Are Europe’s seas productive?

At present, Europe’s seas are very productive, but current and expected future levels of maritime activity could threaten this productivity. The productivity of a sea can be understood as its capacity to contribute to the production of goods and services that are necessary to maintain socio-economic systems over the long term.

European societies depend on seas and coasts to provide food, building materials, transport, energy, and recreational and cultural benefits. These resources support the livelihoods of all Europeans — sustaining life, providing jobs and contributing to economic growth. Europe’s seas are expected to play a significant role in the future of the regional and global economies. Both the Europe 2020 strategy and the Blue Growth strategy set out to guide sustainable growth in the marine and maritime sectors.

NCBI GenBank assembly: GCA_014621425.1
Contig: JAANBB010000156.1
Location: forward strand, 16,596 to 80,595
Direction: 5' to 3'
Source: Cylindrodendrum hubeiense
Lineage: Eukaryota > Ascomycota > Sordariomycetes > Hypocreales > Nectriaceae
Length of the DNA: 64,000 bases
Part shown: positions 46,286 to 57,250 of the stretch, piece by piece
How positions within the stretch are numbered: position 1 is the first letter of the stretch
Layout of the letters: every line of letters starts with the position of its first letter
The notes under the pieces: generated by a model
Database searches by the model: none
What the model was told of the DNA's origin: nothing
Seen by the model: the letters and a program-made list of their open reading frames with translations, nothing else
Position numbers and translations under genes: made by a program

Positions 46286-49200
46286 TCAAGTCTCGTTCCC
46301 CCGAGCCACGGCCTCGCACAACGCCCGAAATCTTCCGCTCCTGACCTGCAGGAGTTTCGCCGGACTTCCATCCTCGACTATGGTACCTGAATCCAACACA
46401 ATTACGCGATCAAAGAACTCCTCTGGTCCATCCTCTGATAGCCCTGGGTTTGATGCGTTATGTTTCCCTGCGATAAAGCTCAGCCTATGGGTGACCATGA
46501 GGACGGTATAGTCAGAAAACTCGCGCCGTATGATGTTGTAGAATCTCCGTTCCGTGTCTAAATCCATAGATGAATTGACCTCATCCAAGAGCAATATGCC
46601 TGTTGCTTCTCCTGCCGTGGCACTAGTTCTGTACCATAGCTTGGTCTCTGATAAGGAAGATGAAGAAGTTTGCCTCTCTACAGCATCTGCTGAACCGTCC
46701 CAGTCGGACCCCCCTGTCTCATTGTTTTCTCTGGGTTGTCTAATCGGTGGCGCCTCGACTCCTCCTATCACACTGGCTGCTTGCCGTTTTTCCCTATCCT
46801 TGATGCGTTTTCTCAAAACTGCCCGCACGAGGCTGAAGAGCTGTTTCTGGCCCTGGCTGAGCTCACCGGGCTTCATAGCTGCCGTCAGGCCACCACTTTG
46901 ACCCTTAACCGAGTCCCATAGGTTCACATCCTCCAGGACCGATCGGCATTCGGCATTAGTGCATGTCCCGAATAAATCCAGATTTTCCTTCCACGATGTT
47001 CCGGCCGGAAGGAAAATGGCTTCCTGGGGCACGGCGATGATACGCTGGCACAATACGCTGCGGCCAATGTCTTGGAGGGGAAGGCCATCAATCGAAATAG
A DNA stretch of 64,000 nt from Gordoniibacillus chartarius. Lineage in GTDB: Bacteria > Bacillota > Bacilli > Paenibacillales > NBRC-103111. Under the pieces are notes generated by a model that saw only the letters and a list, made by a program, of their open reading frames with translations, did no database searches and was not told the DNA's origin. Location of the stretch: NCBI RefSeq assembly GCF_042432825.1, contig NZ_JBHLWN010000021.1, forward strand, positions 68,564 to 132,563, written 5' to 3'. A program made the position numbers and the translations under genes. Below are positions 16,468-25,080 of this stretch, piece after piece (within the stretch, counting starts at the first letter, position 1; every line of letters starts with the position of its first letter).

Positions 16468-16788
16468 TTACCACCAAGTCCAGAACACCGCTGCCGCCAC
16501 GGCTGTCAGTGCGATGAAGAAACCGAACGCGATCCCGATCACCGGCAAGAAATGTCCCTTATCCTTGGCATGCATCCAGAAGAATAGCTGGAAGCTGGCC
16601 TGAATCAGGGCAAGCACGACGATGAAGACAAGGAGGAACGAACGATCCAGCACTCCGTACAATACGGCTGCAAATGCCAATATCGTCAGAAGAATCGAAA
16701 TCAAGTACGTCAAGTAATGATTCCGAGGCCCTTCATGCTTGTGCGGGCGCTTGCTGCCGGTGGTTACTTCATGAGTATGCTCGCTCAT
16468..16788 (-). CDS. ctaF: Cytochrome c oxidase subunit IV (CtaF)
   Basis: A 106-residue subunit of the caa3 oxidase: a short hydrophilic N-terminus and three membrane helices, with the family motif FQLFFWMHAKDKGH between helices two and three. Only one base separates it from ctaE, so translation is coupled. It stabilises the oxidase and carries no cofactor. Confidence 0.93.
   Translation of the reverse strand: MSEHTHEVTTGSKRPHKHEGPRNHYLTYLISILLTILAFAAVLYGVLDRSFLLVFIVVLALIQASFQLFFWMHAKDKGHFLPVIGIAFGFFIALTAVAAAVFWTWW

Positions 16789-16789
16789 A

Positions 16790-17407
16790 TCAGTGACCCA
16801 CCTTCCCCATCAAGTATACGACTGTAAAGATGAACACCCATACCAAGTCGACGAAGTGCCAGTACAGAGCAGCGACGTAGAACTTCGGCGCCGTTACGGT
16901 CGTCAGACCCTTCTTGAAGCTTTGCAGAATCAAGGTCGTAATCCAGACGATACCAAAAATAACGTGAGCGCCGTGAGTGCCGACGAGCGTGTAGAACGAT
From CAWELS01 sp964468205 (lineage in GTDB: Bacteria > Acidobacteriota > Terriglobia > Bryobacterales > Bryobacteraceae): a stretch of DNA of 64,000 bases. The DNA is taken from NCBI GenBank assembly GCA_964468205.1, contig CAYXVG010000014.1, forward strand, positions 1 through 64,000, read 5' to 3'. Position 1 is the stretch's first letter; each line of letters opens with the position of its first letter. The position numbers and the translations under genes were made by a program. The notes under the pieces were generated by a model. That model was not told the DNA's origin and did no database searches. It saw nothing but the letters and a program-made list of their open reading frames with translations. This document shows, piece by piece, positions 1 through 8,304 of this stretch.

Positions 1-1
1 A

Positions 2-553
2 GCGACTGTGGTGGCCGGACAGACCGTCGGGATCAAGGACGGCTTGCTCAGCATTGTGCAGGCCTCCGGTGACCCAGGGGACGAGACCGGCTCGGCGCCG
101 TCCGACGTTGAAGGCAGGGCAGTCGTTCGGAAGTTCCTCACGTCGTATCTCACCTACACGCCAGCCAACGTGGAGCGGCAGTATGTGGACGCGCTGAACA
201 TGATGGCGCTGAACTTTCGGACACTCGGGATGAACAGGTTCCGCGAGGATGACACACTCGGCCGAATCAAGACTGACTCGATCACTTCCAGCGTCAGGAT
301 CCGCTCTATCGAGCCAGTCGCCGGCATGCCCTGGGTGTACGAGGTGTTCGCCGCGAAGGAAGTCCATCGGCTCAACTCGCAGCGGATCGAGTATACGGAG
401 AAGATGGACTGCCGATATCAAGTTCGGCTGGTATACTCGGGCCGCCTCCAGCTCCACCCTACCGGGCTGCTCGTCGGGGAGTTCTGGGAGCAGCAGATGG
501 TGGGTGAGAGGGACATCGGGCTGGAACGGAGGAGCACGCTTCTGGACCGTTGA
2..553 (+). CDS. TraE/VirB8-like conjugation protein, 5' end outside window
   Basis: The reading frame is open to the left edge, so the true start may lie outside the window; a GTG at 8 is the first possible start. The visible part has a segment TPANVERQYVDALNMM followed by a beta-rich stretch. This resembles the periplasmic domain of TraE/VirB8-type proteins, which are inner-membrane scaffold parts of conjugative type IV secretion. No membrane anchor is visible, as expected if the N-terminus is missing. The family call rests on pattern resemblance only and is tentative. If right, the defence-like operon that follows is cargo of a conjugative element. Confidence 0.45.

Maritime activities today contribute significantly to the European economy, accounting for about EUR 467 billion in GVA and 6.1 million jobs.

The majority of these activities have a direct effect, meaning that a specific maritime activity directly impacts the marine ecosystem (e.g. transport and shipbuilding). Climate change, however, is an indirect effect, as broad changes in the atmosphere caused by human activities have certain influences on marine ecosystems that then affect marine life.

© Pawel Kazmierczyk, 2004

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